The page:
Most people who are drowning in debt and overspending have the same philosophy when it comes to money. (And I feel qualified to say this because I’ve been there.) They feel like they are just a miniscule, helpless blob floating in a sea of paydays, bill payments, and unexpected emergencies – there’s nothing they can do about it except hang on for the ride.
That’s how my ex-husband looks at things, and that’s how I looked at things when we were married. In our minds, all we could do was go to work, earn our paychecks, and hope that the money lasted until we got paid again.
It never occurred to us that we could actually decide what happened with our money, or that we had the power to change our perpetual cycle of broke, weekend millionaire, broke, weekend millionaire. That’s just the way things were and we were too entrenched in the cycle to change anything.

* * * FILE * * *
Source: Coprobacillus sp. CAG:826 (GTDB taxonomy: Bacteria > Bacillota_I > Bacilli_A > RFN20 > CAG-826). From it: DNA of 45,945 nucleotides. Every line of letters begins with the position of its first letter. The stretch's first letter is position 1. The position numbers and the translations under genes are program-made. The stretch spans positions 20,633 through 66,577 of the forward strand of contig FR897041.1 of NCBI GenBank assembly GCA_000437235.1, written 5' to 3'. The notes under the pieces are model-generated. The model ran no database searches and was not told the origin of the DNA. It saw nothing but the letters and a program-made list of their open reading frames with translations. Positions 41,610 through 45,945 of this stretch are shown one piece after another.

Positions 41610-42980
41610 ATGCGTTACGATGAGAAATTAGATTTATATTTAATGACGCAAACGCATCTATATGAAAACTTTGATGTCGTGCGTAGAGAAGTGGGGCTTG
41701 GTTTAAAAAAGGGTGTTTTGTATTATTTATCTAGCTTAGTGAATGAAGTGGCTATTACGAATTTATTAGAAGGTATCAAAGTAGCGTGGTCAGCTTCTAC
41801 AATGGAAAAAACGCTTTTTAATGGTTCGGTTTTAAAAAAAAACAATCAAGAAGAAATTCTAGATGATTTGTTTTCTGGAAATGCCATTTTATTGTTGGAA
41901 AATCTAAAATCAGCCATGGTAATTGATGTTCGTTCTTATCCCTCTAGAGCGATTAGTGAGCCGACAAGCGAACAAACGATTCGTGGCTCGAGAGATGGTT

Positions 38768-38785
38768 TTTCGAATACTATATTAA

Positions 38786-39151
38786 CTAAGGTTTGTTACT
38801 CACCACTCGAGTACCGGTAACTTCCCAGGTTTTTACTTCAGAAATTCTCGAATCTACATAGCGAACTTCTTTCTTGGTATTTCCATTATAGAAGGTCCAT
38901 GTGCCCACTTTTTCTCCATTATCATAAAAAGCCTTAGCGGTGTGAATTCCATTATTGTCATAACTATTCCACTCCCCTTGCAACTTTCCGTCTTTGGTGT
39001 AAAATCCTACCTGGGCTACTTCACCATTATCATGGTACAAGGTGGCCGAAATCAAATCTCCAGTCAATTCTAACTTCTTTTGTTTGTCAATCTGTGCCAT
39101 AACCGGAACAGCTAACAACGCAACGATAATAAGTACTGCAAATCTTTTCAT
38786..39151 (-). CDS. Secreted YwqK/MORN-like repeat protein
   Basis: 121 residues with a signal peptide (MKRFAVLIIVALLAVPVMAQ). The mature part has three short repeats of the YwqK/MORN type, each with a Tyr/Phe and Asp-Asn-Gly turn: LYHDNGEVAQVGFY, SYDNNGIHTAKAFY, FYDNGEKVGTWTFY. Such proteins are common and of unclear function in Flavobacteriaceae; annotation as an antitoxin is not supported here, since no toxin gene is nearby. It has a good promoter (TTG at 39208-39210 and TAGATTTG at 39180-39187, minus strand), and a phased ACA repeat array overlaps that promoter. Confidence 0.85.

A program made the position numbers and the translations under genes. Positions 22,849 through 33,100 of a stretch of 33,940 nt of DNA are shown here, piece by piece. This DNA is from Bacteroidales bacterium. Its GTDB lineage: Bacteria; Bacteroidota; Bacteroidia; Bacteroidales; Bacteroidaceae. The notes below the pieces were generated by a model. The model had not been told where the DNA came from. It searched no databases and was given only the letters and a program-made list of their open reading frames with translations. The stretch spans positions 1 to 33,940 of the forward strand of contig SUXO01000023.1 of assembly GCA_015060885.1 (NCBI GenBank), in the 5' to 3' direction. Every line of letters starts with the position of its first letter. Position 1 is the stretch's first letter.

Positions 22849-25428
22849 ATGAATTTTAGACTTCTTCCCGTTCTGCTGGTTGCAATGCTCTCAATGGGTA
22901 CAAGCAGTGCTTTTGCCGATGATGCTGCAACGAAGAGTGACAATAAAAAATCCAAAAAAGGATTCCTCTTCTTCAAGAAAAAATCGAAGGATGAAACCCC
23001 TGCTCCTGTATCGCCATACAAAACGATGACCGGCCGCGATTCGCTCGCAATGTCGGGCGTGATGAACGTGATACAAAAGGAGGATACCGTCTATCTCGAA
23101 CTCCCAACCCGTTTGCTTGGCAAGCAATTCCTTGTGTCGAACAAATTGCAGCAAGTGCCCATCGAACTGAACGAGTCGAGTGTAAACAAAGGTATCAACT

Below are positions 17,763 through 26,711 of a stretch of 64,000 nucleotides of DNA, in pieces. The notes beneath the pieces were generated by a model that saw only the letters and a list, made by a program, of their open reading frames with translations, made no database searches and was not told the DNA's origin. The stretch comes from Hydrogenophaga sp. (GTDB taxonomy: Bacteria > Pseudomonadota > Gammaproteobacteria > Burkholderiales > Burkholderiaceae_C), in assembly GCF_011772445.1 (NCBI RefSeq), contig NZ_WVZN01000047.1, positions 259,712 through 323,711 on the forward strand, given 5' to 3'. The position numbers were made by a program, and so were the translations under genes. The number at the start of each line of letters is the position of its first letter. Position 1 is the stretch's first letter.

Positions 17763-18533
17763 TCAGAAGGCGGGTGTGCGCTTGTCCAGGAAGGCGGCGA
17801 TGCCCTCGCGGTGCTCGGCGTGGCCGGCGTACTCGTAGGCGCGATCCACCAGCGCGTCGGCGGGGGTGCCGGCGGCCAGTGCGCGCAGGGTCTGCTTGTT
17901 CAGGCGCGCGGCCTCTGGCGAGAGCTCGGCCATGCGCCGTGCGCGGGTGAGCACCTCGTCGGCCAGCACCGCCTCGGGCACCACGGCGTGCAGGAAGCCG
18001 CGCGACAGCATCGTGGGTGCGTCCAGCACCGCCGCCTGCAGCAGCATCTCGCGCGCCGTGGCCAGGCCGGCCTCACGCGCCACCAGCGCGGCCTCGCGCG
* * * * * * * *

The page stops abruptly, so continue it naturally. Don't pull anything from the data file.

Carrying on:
Except there were plenty of things we could have done. I learned about them when I got divorced and decided I was tired of never having any money. I’ve even tried to explain to S (multiple times) how he could end up in the same place I am now – not perfect, but much better than I was. But he’s not willing to give up his wimpy “I can’t help it” mindset; therefore there’s nothing anyone can do to help him. Except bail him out, as his parents have been doing for years.
Want Control of Your Money? Here’s How to Get It
It is surprisingly simple to take control of your finances. It’s not easy to change your mindset when your entire way of life revolves around being broke, but it can be done if you really commit to the steps below. (Kind of a fake it til you make it kind of thing.)